Beliefnet
How Great Thou Part

I hear a rumbling in my garage. No, it’s more like the pillaging sounds of a two hundred pound man.

It’s late and right now it’s just my chocolate lab Hazel and me at home. Suddenly I am quite aware of my soon to be divorced – there is no one, but me to ‘check out the intruder’ status. Of course, I am divorcing a man who once threw me in front of a doberman so that he could pass by it safely. So it might be fair to say that perhaps I was on my own before.

Still…at least then there was another person in the house brave or not so brave.

I should mention that I live on two acres. I should also mention that I am surrounded by fifteen acres of common ground behind my house and another fifty acres off the end of my cul de sac. Hence, I am pretty sure that what I will find in my garage is not two hundred pounds of human.

I look at Hazel. She’s not really much of a fierce wingman (wing-dog). She’s more of the ‘Marley and Me” variety. All charged up and not sure where to focus. She is too cute for words (at least to this mama), but she is also chock full of ‘how bad can I be’ not ‘who can I guard.’

She digs, she steals food, she gets into trash, she decorates our yard with it, she forgets her name when she’s called, she opens doors and that just scratches the surface. Of course, she also knows how to shut doors so I will give her bragging rights to that.

There was also the time we came downstairs to find her on the kitchen bar top. We were never entirely sure how she got up there without flying off the other side (guessing it would have taken quite the running jump to get up so high). We thought she might have had her way drinking down and eating ‘Michael Vick’ the fish, but he was safely intact. It’s a long story, we don’t like Vick since we are animal lovers – then he got signed by the Eagles making it a dilemma for my boys. Somehow the fish got the nickname.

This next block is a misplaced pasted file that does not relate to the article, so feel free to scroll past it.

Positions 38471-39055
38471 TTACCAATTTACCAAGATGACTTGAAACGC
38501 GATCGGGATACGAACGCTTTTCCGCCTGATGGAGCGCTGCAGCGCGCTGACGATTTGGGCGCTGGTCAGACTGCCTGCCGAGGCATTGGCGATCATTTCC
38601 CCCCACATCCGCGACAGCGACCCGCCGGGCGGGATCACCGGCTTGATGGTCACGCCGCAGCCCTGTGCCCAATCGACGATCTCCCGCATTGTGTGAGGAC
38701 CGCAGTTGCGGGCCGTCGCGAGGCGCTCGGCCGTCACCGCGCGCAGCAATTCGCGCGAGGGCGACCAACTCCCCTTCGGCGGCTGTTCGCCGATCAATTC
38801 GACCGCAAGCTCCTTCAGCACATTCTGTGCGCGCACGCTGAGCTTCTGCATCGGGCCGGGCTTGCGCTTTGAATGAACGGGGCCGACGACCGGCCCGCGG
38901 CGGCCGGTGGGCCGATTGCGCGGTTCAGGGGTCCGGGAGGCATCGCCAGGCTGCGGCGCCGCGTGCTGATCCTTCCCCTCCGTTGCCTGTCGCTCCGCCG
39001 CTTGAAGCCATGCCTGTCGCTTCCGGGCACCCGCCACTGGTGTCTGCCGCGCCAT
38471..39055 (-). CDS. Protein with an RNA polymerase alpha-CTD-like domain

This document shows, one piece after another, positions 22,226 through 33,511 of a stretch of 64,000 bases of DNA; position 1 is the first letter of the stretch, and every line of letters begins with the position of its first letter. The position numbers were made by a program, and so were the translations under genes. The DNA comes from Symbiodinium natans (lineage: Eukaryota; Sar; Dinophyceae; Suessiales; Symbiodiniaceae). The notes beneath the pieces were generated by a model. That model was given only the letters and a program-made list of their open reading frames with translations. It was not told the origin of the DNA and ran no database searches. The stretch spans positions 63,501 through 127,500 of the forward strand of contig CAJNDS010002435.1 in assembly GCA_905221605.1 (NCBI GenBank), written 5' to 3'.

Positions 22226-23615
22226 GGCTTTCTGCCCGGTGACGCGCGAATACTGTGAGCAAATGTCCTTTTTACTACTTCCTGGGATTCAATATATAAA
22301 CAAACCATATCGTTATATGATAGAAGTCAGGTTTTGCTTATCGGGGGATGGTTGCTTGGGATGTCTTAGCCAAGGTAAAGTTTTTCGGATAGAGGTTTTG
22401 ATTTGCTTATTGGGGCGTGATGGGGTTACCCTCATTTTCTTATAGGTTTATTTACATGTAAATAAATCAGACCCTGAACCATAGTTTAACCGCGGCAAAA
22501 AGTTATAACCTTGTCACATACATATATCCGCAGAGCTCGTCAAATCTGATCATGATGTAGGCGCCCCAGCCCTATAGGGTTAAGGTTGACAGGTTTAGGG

Anyway, back to the intruder.

I look at Hazel and realize support or no support I gotta open the door.

I inch the door open. The bulldog sized raccoon that has been enjoying a progressive dinner between me and my neighbor’s house flies back towards the wilderness.

In a moment Hazel squeezes between my legs.

It is a fury between the two of them. Lots of scrambling. Lots of noise. I panic, but as usual Hazel forgets her name. It seems the two hundred pound raccoon who doesn’t fear Hazel enough to enter our garage doesn’t necessarily want to hang out with her either.

Ten minutes later, Hazel drags herself towards the door. She is exhausted my little raccoon hunter, yet still with enough energy to seek a treat for her bravery.

I sigh relief at my wing-dog’s safety. I am happy to not ‘truly’ be alone – even if Hazel does make our lives the “Marla and Me” variety.

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